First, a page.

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Research Cluster Management

The high diversity of Big Data researchers’ requirements around ScaDS Dresden/Leipzig is not easily mapped to the many different computing resources available.

The Research in the Project ScaDS Dresden/Leipzig spans a very broad area of topics and fields and the corresponding expected IT infrastructure comprises a wide variety as well. The Apache Hadoop stack is quite common in the big data field but not the only one needed and even the Apache Hadoop stack can be required in many variations.


Variety of researchers requirements

ScaDS is working in many different research areas, this includes the disciplinary research areas of ScaDS and the computer science.

Here are only some examples of the Infrastructure requirements mentioned by researchers so far:

  • schedulers: Apache Hadoop stack (several specific versions) , slurm, separate cluster of computers
  • software: Apache Zookeeper, Apache HBase, KNIME, research area specific software, …
  • environment: Java (several specific versions), Docker, specific Linux OS, …
  • storage: Apache HDFS, Network storage, SSD, …

Of course researchers want to provide good documentation of their work, so topics like workflow management and provenance for their results are important to them.


Hardware resources in the environment of ScaDS


  • Taurus (ZIH Dresden)


  • Galaxy Dresden/Leipzig (URZ Leipzig)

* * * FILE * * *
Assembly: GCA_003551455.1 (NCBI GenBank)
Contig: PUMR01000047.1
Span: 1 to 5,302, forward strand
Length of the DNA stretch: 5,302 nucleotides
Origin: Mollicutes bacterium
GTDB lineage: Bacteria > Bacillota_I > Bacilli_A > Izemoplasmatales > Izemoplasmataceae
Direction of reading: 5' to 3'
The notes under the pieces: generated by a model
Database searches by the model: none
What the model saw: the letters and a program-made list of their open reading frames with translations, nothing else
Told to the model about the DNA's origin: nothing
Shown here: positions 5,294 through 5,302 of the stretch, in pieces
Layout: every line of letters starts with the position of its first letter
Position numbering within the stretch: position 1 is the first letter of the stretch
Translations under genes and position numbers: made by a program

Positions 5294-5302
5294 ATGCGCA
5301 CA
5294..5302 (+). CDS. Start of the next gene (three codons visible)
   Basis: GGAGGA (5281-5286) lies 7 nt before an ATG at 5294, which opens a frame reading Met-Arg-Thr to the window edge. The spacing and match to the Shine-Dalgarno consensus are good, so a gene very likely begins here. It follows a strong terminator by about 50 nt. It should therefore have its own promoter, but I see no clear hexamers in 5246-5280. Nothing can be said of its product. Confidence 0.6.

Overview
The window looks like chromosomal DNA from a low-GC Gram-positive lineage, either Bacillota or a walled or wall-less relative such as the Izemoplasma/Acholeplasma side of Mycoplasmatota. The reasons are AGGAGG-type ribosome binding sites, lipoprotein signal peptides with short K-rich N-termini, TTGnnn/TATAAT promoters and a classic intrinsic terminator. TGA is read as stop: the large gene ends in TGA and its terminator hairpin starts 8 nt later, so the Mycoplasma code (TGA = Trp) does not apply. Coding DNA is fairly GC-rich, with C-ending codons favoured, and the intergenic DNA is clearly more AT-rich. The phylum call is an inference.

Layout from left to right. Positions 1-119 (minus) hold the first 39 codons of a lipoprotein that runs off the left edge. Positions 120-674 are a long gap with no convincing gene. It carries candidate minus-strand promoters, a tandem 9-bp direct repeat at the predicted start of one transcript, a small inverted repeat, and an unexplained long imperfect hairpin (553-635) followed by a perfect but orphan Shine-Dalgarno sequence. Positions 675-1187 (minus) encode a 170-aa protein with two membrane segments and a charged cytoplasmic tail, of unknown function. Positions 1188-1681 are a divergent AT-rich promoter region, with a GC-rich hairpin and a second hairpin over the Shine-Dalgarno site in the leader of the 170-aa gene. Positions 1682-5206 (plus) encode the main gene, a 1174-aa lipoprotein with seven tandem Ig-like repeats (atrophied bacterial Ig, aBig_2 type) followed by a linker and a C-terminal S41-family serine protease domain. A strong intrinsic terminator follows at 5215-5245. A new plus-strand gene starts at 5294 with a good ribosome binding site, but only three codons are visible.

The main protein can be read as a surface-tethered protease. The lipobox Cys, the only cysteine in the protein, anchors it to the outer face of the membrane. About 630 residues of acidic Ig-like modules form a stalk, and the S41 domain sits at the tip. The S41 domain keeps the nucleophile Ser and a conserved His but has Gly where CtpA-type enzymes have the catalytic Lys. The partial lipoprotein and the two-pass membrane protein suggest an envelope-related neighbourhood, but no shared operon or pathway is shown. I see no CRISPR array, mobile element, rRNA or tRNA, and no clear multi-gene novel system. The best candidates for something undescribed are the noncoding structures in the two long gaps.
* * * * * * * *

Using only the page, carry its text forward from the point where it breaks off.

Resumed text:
• bdclu (Ifi Leipzig)
  • some Cluster at the database dpartment Leipzig
  • small temporary Cluster of dektop computers

Virtual Machines

  • ZIH Dresden
  • URZ Leipzig

In Memory Server

  • ZIH Dresden
  • Sirius (in installatation) (URZ Leipzig)


Problem outline

Even with this broad range of ressources available developing an approach to map requirements to existing or to be developed infrastructure offers is an interesting research topic.

Example 1: Shared Nothing Scheduling:

When focusing for example on the shared nothing infrastructure referred to often in the big data area, one gets problems with software configuration management and data locality. A straight forward approach to enable several different cluster configurations on a set of resources is to build temporal subsets (called for example partitions or sub clusters) and configure them according to the specific need.

Example of different cluster partitions on a cluster with 18 nodes at different times (week 1 to 7)


The problem is to keep the different configurations manageable and reproducible. At the same time it is important to keep the overhead low to enable researchers to get reliable performance results.

One possible building block for a solution we are investigating is the usage of lightweight linux containers like the prominent example docker. Linux container offer near hardware performance and encapsulate the individual configuration and software stack needed.